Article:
In the last decade, the office of the principal secretary to the prime minister has emerged as the most powerful centre in government decision-making. Barring exceptions like S K Mishra and N N Vora, who had very short stints as principal secretary to Chandra Shekhar and Inder Kumar Gujral respectively, all other incumbents of this office have wielded tremendous influence, particularly in economic policy-making. B G Deshmukh, A N Varma and even T R Satish Chandran played an active role in influencing all key government decisions during their tenure.
Will Brajesh Mishra, the newly appointed principal secretary to the prime minister wield similar clout? Not really, if one goes by recent developments in the prime ministers office.
Like most of his predecessors, the present incumbent is also a retired bureaucrat. But more importantly, he is an active member of the Bharatiya Janata Party as well. On paper, this should have given him more power. But the simultaneous appointment of BJP heavyweight Pramod Mahajan as political advisor to the prime minister has effectively taken away much of the powers that would otherwise have been vested in Mishra. Even Sheila Dixit and Bhuvanesh Chaturvedi as ministers of state in the Rajiv Gandhi and P V Narasimha Rao governments made a difference to the powers of Deshmukh and Varma. And Mahajan is far more important in the BJP hierarchy than Dixit and Chaturvedi were in the Congress at the time.
The fact that Mishra retired from service more than a decade ago will also weigh against him. He will not have the advantage of having worked closely with most of the secretaries or additional secretaries now functioning in different ministries. This was an advantage that Deshmukh and Varma used to the hilt. Their appointment as principal secretary came as an extension of their service as IAS officers. In this sense, Mishra will have the same disadvantage as T R Satish Chandran. He too joined the prime ministers office after serving out a long post-retirement period.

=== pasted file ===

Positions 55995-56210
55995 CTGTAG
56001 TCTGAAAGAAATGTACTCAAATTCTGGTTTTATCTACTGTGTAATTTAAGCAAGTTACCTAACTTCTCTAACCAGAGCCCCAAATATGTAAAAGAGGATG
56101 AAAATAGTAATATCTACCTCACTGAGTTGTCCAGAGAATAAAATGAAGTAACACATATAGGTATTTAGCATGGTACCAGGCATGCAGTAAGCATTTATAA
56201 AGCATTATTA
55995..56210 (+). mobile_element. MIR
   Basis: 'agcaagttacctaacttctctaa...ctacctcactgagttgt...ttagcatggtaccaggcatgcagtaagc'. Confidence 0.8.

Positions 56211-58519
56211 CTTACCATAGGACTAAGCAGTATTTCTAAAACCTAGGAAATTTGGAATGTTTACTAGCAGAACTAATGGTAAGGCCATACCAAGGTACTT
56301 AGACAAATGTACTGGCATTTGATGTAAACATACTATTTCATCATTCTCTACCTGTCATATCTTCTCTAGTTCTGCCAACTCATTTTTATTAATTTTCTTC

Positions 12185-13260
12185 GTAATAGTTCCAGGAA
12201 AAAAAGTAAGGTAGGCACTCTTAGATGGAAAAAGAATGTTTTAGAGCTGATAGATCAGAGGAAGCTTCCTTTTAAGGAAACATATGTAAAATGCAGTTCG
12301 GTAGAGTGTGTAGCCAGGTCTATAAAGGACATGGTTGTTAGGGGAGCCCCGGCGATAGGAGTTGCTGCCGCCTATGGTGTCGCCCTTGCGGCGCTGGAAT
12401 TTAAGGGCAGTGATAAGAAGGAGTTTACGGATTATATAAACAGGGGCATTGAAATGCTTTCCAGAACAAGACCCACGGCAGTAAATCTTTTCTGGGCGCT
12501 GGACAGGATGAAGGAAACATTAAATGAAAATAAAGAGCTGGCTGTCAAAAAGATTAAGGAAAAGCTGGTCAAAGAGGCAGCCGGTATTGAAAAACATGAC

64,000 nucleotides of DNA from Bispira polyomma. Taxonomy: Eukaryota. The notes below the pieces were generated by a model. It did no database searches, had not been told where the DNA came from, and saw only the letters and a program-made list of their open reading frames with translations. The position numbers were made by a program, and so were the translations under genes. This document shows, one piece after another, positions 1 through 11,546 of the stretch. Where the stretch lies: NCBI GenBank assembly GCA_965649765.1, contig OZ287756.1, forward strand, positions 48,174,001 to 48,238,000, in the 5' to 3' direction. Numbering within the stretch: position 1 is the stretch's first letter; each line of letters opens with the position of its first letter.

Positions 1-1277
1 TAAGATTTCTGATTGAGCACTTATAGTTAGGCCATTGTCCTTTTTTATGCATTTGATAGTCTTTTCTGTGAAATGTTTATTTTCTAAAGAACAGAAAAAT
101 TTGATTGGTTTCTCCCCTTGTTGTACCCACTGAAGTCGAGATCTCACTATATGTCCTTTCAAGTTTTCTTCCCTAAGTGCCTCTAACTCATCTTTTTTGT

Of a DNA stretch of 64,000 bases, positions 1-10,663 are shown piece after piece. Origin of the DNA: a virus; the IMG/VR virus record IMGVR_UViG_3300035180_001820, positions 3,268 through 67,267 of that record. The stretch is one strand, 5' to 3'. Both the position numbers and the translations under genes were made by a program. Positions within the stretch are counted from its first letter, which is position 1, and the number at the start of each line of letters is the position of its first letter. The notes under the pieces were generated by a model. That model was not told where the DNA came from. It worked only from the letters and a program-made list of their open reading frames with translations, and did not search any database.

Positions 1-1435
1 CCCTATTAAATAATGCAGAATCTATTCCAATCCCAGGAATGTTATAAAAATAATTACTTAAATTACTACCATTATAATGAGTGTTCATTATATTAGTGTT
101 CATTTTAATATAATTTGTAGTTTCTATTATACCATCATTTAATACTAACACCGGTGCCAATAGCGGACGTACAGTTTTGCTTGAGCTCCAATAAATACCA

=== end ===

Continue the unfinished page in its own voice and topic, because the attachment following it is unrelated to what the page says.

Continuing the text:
Then again, both Varma and Deshmukh spent a better part of their IAS careers in economic ministries. So it was but natural for them to take a keen interest in economic policy making. But Mishras interests are defence and foreign affairs. So he will be mostly busy with Indias claim for a permanent seat on the UN Security Council, insurgent activities in Kashmir or Indias relations with the US. Economic policy-making has never been his forte. To that extent, the team in North Block under finance minister Yashwant Sinha is likely to get a free hand. There will be no B G Deshmukh, A N Varma or even a T R Satish Chandran to advise the finance ministry mandarins on how to tackle the current economic crisis and point out where and how they can go wrong.
No wonder Mishra has little do with the pre-budget exercise that has been undertaken in the finance ministry. Nor does he want to have a say in such issues. The finance minister today is a worried man. On Saturday, he left for the US along with his key officials in the finance ministry and the RBI Governor, Dr Bimal Jalan, with the objective of restoring the confidence of the international investing community in India. Mishra is not particularly involved in this exercise either.
Would B G Deshmukh or A N Varma have stayed aloof in similar circumstances? That will be the difference between Mishra and most of his predecessors.
Economic policy-making has never been Mishras forte. To that extent, Yashwant Sinha is likely to get a free hand.